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Motifs are recurring structures, contrasts, or literary
devices that can help to develop and inform the text’s major themes.
Many of the basic assumptions that Alice makes about her
environment are reversed in Looking-Glass World. Outcomes precede events,
cakes are passed out before being cut, destinations are reached
by walking in the opposite direction, and characters remember the
future and think best while standing on their heads. These strange
phenomena challenge the way Alice thinks and in some cases expose
the arbitrary nature of her understanding of her own world. Many
of Alice’s experiences exist as meaningless parodies of aspects
of her own familiar world back home. Alice becomes aware of a new,
inverted perspective on life as she travels forward and backward
through Looking-Glass World.
Alice falls asleep at the beginning of Through
the Looking-Glass, just as she did at the outset of Alice’s
Adventures in Wonderland, so that the resulting fantastical
adventures occur in her dreams. The story follows Alice through
the various episodes of Looking-Glass World so that we experience
her adventures through her impressions of Looking-Glass House, the
chess game, and her quest to become a queen. The characters and
scenes that she encounters exist as a combination of her memories
and impressions of the waking world and the random, illogical inventions
of her dreaming mind. Carroll emphasizes the dream motif by basing
some of the denizens of Looking-Glass World on individuals from
the life of his real-life muse, Alice Liddell. For example, the
Red Queen is based on Alice’s governess Miss Prickett, while the
White Knight is closely based upon Lewis Carroll himself.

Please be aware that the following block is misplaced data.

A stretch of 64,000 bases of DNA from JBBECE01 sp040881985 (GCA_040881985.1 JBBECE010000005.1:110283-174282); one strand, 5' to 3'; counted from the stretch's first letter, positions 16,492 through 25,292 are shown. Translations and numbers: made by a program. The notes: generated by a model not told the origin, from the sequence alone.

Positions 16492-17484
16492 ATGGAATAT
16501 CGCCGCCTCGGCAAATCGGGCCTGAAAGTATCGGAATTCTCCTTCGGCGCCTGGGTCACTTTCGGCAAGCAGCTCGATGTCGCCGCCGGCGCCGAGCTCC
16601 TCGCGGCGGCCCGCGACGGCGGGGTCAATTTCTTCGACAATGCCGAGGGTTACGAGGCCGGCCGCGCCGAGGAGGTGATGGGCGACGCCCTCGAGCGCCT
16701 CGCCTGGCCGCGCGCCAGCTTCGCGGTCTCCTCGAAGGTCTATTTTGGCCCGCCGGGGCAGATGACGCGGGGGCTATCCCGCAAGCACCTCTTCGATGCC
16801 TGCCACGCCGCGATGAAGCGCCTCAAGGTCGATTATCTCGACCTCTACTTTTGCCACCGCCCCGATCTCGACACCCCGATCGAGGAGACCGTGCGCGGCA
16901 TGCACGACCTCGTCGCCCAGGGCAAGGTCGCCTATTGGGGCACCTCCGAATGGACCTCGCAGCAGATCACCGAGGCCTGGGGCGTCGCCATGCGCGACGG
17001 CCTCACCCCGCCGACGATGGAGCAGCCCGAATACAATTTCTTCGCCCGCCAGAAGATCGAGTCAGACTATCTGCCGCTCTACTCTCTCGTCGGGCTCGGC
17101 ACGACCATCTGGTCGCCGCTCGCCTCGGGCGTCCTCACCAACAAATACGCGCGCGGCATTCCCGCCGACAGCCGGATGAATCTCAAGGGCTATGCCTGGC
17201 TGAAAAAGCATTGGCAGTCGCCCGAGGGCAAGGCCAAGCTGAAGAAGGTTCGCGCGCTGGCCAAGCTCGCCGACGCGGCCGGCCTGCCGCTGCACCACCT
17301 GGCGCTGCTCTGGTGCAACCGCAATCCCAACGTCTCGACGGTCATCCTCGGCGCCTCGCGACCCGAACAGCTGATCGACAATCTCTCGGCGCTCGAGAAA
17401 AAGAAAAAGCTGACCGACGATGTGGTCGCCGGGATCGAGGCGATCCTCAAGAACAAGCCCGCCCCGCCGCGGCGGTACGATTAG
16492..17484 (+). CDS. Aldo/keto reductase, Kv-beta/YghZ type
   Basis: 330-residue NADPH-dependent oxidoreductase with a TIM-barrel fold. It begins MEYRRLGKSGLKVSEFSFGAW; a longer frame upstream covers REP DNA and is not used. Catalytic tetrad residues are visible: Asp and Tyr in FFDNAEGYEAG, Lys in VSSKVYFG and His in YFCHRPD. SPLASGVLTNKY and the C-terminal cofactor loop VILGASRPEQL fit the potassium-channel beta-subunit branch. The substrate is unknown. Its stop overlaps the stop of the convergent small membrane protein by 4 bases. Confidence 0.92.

The chess game that Alice participates in becomes the
organizing mechanism for her adventure in Looking-Glass World. Alice’s
journey closely follows the rules of a traditional game of chess.
The perspectives and movements of the individual characters correspond
to the movements of their respective chess pieces. The Red and White Queens
have an unlimited view of the board, since queens can move in any
direction and as many spaces as they want in a single turn. The
Red and White Kings can only move one space at a time in any direction,
so while they have the same perspective as the queens, they have
limited mobility. This limitation explains why the White King cannot
follow the White Queen as she runs away from the other chessmen,
since she moves “too fast.” As a pawn, Alice can only move forward
once space at a time, with the exception of her first move, in which
she can move two spaces. Like a pawn, Alice can only “see” one square
ahead of her. When she reaches the final square and becomes a queen,
she can “see” the whole board because now she has the full mobility
of the queen chess piece. Alice’s move to take the Red Queen results
in a checkmate of the Red King, ending the chess game and causing
Alice to wake up.
Trains and train imagery appear frequently to underscore
the feeling of unstoppable forward motion that governs Alice’s journey
toward womanhood. The Red King’s somnolent snoring resembles a train engine,
while the White Queen screams like a train whistle before she pricks
her finger. Alice skips forward several spaces when she finds herself
unexpectedly on a train, shooting through the forest toward her
destination and mimicking Alice’s forward movement as a pawn in
the chess game. The train imagery suggests the irreversible and
unstoppable movement toward adulthood that Alice becomes subject
to in her journey through Looking-Glass World.